# Base Ten Blocks Worksheets

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Welcome to the base ten blocks page at Math-Drills.com where blocking your students' learning is the best approach! On this page, you will find several worksheets for base ten block manipulatives. Base ten blocks are an excellent tool for teaching children math number concepts because they allow children to touch and manipulate something real while learning important skills that translate well into paper and pencil addition. They are also proportional representations of numbers, so that a thousand block is actually 1000 times greater in size than a one block.

Most Popular Base Ten Blocks Worksheets this Week

Counting base ten blocks worksheets including counting units, rods and flats.

The numbering system that children learn and the one most of us are familiar with is the base ten system. This essentially means that you can only use ten unique digits (0 to 9) in each place of a base ten number. For example, in the number 345, there is a hundreds place, a tens place and a ones place. The only possible digits that could go in each place are the digits 0, 1, 2, 3, 4, 5, 6, 7, 8, or 9. In this example, the place value of the ones place is 5.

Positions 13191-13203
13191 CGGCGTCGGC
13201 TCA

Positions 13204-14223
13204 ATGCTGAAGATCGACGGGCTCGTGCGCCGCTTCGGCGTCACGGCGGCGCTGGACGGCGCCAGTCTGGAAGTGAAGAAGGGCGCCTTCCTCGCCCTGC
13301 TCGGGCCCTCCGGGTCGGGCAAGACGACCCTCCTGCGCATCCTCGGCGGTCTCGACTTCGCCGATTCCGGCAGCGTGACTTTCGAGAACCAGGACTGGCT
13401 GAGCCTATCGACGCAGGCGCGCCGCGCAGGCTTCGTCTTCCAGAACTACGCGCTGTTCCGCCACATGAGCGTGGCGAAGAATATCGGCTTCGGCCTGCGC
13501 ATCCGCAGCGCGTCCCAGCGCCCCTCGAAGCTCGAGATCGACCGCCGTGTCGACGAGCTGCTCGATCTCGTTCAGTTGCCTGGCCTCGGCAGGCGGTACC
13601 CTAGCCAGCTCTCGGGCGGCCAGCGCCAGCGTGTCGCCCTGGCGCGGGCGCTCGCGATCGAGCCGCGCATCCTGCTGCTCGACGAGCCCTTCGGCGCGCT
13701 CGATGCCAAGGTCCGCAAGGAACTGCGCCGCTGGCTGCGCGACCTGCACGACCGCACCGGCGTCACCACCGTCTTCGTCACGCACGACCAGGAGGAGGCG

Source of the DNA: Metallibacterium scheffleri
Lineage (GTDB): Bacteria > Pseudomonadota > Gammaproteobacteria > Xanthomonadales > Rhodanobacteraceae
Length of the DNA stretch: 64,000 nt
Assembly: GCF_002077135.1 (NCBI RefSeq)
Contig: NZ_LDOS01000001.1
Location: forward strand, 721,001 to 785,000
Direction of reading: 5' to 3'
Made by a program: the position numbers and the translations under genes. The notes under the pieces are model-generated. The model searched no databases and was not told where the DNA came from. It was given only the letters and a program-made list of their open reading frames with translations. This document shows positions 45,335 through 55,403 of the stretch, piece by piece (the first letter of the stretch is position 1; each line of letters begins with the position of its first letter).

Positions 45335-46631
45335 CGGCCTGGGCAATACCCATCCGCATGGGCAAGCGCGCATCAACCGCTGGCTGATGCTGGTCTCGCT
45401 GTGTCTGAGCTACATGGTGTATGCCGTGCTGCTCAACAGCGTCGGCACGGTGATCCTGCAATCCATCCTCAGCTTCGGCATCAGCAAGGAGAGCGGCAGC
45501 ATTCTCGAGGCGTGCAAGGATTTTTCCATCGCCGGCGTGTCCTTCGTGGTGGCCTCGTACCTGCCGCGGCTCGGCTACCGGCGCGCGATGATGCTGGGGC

Base ten blocks turn the base ten concept into something children can see and touch.

Base ten blocks consist of cubes, rods, flats, and blocks. Cubes represent the ones place and look exactly like their name suggests - a small cube usually one centimeter by one centimeter by one centimeter. Rods represent the tens place and look like ten cubes placed in a row and fused together. Flats, as you might have guessed, represent hundreds, and blocks represent thousands. A flat looks like one hundred cubes place in a 10 x 10 square and attached together. A block looks like ten flats piled one on top of the other and bonded together.

Counting base ten blocks

Trading base ten blocks worksheets for developing regrouping skills.

Another useful skill to practice is trading base ten blocks. Each block can be traded for 10 flats, each flat for 10 rods, and each rod for 10 cubes. Going the other way, 10 cubes can be traded for one rod, 10 rods for one flat, and 10 flats for one block.